While human mobility has been an enduring feature of our global history, it is as pertinent today as it ever was. With 232 million international migrants in the world, according to recent figures released by the United Nations Department of Economic and Social Affairs (UNDESA), migration is one of the most important and pressing global issues of our time.
According to UNDESA, the definition of an international migrant is a person living outside of their country of birth. Migration is often driven by the search for better livelihoods and new opportunities. Indeed, global and regional social and economic inequalities are expressed most powerfully through the figure of the migrant, as one who crosses borders in search of work, education and new horizons.
Many people who migrate, however, have not necessarily chosen to do so. Forced migration is becoming ever more prevalent as a result of civil, political and religious persecution and conflict. In 2012, the United Nations High Commissioner for Refugees (UNHCR) estimated that there were 10.4 million refugees in the world. There is, moreover, a growing need to understand the important relationship between environmental change and forced migration and displacement, and the experiences of stateless persons.
Crossing borders and seas involves grave risks, with many migrants not able to complete safe journeys. We can see this most starkly in the numerous tragedies involving migrants that have occurred in recent years. As borders become increasingly securitised, the proliferation of recruitment networks that endanger and profit from migrants and the increasing use of private migration management agencies in border control and security are worrying trends. This ought to make us reflect urgently on how migration is being governed in the world today and on the responsibilities of states in this regard.
Addressing the challenges
As societies become more diverse, there are both opportunities and challenges. Experiences of discrimination on the basis of one’s socio-economic, cultural or religious background continue to be commonplace. A priority will be to promote the means for intercultural dialogue and the inclusion of migrants into the economic, social and cultural lives of the societies in which they live. It is also crucial to mention the striking feminization of migration. As women now comprise 48 percent of all international migrants, efforts to promote the inclusion of migrants must also adequately address the particular experiences of female migrants across the world.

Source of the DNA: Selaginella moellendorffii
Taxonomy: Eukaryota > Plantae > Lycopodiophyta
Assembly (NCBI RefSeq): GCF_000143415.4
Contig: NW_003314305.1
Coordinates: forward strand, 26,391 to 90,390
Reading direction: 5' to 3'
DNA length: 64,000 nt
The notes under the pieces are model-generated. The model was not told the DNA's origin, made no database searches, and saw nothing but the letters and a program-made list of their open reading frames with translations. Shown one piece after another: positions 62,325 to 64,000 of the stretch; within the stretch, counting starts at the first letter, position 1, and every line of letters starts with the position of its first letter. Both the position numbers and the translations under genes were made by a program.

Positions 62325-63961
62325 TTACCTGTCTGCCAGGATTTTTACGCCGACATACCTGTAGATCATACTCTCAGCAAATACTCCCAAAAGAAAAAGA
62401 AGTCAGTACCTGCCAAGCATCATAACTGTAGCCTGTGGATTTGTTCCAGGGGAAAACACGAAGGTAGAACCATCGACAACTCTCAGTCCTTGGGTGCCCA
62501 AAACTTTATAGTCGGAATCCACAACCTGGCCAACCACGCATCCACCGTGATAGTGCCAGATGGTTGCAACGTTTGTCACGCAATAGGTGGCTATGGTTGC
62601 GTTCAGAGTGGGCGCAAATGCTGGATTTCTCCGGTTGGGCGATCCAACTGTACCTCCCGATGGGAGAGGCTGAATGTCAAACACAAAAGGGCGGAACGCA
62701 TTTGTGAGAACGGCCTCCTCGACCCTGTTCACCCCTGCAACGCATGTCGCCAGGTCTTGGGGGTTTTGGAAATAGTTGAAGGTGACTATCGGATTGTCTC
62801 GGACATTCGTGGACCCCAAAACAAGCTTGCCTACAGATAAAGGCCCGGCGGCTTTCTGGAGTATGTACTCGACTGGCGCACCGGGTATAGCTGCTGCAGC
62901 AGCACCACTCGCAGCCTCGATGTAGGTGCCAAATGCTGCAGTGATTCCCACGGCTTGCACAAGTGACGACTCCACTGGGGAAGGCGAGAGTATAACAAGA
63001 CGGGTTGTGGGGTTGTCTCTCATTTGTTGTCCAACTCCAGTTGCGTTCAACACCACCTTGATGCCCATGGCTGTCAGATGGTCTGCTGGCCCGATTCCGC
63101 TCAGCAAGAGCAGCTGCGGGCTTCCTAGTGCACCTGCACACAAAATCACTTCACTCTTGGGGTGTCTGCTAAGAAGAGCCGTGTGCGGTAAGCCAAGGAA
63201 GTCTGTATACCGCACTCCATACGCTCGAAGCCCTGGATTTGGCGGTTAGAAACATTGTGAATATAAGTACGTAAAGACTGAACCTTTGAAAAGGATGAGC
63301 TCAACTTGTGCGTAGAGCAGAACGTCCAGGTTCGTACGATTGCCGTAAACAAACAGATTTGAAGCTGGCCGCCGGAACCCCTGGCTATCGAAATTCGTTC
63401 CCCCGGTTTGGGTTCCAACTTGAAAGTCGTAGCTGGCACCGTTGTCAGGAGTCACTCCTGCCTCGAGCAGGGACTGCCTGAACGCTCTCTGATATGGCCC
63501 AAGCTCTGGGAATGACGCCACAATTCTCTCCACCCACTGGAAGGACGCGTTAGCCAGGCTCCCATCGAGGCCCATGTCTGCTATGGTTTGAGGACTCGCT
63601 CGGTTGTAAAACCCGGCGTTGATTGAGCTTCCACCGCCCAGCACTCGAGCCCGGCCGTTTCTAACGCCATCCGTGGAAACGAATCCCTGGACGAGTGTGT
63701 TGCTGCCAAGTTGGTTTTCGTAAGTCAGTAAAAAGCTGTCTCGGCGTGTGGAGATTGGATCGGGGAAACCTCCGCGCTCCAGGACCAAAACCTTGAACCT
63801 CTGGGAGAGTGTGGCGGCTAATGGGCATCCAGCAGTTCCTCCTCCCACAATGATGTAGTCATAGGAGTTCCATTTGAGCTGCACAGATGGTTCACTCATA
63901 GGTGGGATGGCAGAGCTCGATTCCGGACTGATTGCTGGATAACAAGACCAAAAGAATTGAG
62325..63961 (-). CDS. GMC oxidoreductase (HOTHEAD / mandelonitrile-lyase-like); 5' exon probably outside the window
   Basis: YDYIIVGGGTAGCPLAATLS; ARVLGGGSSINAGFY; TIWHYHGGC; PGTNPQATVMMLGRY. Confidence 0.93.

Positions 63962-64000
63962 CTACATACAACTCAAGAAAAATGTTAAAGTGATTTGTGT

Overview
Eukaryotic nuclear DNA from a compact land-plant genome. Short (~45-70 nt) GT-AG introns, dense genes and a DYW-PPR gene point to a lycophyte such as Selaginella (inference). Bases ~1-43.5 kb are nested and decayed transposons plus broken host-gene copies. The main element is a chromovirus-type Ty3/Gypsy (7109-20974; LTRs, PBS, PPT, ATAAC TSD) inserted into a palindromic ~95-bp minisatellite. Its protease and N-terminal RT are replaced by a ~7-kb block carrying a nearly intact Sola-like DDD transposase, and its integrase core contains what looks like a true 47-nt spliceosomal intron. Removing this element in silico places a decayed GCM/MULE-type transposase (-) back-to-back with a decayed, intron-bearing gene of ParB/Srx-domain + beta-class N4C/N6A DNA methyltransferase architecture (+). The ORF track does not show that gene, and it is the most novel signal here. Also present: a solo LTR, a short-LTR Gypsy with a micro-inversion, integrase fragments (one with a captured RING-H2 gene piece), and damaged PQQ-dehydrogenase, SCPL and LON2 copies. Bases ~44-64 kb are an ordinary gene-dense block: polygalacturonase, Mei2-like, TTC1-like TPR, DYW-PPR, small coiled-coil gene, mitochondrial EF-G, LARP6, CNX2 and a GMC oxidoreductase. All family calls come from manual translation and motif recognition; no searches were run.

There are key ways in which the international community is addressing these challenges. The October 2013 High-Level Dialogue on International Migration and Development recognized migration as a central part of the international development agenda. Under the heading of ‘Making Migration Work’, discussions revolved around how migration contributes to global development and to poverty alleviation. They also considered how migration could benefit individuals, families, communities and states. Migration will only work for all, however, if greater commitment is shown to eliminating all forms of exploitation and discrimination that migrants experience and to ensuring that their fundamental human rights are upheld.
While the role of migrants in economic development through remittance and knowledge transfers has been acknowledged, recent debates in civil society have emphasized an understanding of migration in human development terms. As the synergies between states, policymakers, researchers and civil society organizations gain momentum, it is imperative to remember the human face of migration and to keep migrants themselves at the centre of discussions.
In order to address these pressing concerns, the United Nations University (UNU) institutes have come together to form a migration research network. The network features migration research experts from different disciplinary backgrounds who examine the complexities of migration at regional and global scales. Current research themes include: the health of migrants, migrants’ inclusion and exclusion from social and cultural life, the consequences of migration on those left behind, human security, migration and development, and the experiences of vulnerable groups such as stateless persons and forced migrants.
The aim of this network is to ensure solid collaborations and the sharing of migration-related research across the different institutes of the UNU. The unique vantage point of the UNU means that research findings will also be shared widely with policymakers and civil society organizations. The launch of the UNU Migration Network’s website promises to be an important first step in the network’s activities to put migration at the heart of research and policy agendas.